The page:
I am not much for making New Year’s resolutions, but I still set goals for places I want to fish when spring rolls into early summer.

When the ice leaves the lakes and the water warms at the 9,000 ft. plus elevation, the big trout cruise the shoreline and feed after a long winter. This window of opportunity lasts just a few weeks and being on the water is a must if big trout are your fancy.

1. Big Lake: When the paved road AZ 273 is open after the long winter from Highway 260, the word spreads quickly as anglers are eager to try their luck for cutthroats, rainbows, and brookies.

This is a shallow, fertile lake and with extreme cold temperatures and heavy snow there will probably be some fish die-off. Although, the trout in this lake did amazingly well last year with very little mortality even with above average snowfall. My prediction is that it will be another banner year for Big Lake.

2. Sunrise Lake: This body of water is on the White Mountain Indian Reservation and will require a $9 daily fishing permit for a five-trout limit. Anglers who launch a boat or kayak will cover much more water and often have better results than the shore fishermen, but there is an additional $5 daily charge. This is a shallow, fertile lake where many three- to five-pound rainbows are lurking, waiting for their next meal.

3. Ashurst Lake: An often overlooked trout lake located on Anderson Mesa southeast of Flagstaff can be a real sleeper and harbors some healthy rainbows and German browns.

The landscape is dotted with junipers and a few wind swept ponderosas, but in the distance the San Francisco Peaks add to the view. This is another fertile lake that draws attention to anglers when the bite is on.

It does not attract as much fishing pressure because of the four-mile rough road that will dislodge any equipment not securely tied down. In addition, the boat launch needs repair with a very shallow approach making it rather difficult. Although, on the right day, it is still worth the trip.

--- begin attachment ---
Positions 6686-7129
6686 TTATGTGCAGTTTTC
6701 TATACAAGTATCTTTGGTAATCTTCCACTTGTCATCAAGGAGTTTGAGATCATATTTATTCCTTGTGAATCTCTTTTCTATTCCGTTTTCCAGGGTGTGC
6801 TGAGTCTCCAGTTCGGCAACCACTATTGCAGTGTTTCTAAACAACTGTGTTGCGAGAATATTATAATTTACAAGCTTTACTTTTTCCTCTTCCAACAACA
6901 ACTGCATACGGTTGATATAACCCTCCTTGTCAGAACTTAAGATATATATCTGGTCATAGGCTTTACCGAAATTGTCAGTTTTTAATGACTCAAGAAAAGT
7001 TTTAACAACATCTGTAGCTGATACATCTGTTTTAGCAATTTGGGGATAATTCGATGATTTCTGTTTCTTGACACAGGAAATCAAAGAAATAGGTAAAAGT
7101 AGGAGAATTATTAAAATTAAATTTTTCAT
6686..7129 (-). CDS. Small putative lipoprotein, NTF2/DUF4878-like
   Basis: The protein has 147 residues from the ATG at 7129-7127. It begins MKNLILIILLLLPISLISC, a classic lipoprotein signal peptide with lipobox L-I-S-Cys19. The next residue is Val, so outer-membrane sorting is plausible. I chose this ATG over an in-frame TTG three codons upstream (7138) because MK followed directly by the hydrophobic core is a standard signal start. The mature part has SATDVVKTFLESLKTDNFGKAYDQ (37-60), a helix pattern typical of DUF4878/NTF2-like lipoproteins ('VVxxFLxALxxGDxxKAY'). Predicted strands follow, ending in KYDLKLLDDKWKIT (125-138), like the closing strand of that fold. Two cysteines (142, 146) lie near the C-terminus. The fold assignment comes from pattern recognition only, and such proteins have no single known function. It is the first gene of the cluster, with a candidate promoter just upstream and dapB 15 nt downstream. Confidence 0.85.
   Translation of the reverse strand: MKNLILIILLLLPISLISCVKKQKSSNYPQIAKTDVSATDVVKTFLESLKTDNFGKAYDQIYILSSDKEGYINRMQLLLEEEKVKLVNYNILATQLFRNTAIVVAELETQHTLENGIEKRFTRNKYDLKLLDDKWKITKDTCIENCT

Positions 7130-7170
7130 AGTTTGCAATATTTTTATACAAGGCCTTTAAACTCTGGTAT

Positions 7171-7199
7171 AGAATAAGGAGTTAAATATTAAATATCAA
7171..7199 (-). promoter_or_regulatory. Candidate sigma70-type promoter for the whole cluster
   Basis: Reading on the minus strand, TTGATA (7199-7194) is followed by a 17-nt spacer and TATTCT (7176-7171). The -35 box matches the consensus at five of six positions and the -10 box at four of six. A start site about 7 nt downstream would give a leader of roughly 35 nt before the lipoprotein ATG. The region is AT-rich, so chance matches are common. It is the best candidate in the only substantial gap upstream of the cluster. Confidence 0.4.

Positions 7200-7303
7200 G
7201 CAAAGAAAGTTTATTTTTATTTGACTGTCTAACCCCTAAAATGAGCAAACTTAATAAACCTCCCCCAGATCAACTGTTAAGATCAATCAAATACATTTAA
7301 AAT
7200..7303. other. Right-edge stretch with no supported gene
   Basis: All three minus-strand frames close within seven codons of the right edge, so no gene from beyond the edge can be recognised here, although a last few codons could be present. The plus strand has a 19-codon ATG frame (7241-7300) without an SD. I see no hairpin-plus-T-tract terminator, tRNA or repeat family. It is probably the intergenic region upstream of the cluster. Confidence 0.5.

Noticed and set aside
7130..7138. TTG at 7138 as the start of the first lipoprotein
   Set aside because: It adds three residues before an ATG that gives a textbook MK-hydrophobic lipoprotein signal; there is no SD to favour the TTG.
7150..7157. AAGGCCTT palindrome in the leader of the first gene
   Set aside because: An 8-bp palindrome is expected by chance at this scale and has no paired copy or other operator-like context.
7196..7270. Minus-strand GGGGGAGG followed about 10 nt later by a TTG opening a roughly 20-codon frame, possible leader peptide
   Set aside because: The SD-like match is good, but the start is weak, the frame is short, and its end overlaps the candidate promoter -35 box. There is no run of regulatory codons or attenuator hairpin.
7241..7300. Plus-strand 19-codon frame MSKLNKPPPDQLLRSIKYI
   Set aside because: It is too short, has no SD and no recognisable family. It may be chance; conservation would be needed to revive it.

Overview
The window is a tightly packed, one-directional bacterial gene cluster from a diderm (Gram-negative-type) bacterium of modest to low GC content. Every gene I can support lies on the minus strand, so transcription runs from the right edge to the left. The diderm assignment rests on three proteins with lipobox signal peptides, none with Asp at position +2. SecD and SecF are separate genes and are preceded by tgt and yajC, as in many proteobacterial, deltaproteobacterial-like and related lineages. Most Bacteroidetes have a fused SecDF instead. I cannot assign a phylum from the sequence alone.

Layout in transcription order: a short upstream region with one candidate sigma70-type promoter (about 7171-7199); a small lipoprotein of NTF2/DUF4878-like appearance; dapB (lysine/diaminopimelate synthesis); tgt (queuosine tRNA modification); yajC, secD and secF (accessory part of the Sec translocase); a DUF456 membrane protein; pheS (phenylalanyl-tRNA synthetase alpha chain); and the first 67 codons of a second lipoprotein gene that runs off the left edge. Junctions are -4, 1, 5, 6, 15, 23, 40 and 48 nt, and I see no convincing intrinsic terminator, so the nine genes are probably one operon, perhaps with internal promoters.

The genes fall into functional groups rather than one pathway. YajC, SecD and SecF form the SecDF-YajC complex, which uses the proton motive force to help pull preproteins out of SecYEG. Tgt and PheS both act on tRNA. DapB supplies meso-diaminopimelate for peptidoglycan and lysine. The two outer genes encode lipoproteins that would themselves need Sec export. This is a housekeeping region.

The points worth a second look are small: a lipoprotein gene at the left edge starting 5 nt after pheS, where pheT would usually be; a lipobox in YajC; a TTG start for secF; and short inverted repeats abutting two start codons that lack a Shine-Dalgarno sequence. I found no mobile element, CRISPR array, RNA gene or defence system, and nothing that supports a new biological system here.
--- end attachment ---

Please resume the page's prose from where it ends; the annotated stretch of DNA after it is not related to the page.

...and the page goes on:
4. Reservation Lake is another top prospect for catching quality rainbows, brookies, German browns, and Apache trout. It is located on the White Mountain Apache Reservation and requires their $9 daily fishing license and a $5 boat permit.

The journey is definitely a two-day adventure where it would be wise to include Big Lake or Crescent Lake in the fishing plans.

Heading toward Big Lake on AZ273 there will be a right turn to a gravel road FS116 and an additional five miles on a winding mountain road will take you to the lake.

5. Bear Canyon Lake: This 60-acre reservoir at 7,500 ft. elevation may be the most picturesque of all the Rim lakes and have the least fishing pressure.

The lake is stocked frequently during the late spring and summer with rainbow trout, and during the early morning and late afternoons they put on quite a display feeding on the surface insects. It is considered a walk-in lake where a quarter-mile path on a steep trail from the parking lot will put you at the water’s edge.

It is common to catch rainbows up to 14 inches because they have had time to grow in this lake because of less fishing pressure. This 44-mile journey from Payson is well worth the trip.

There are many other lakes and streams that I hope to visit in 2020.

May the new year give you the opportunity to enjoy and fish the Arizona high country, God’s creation.

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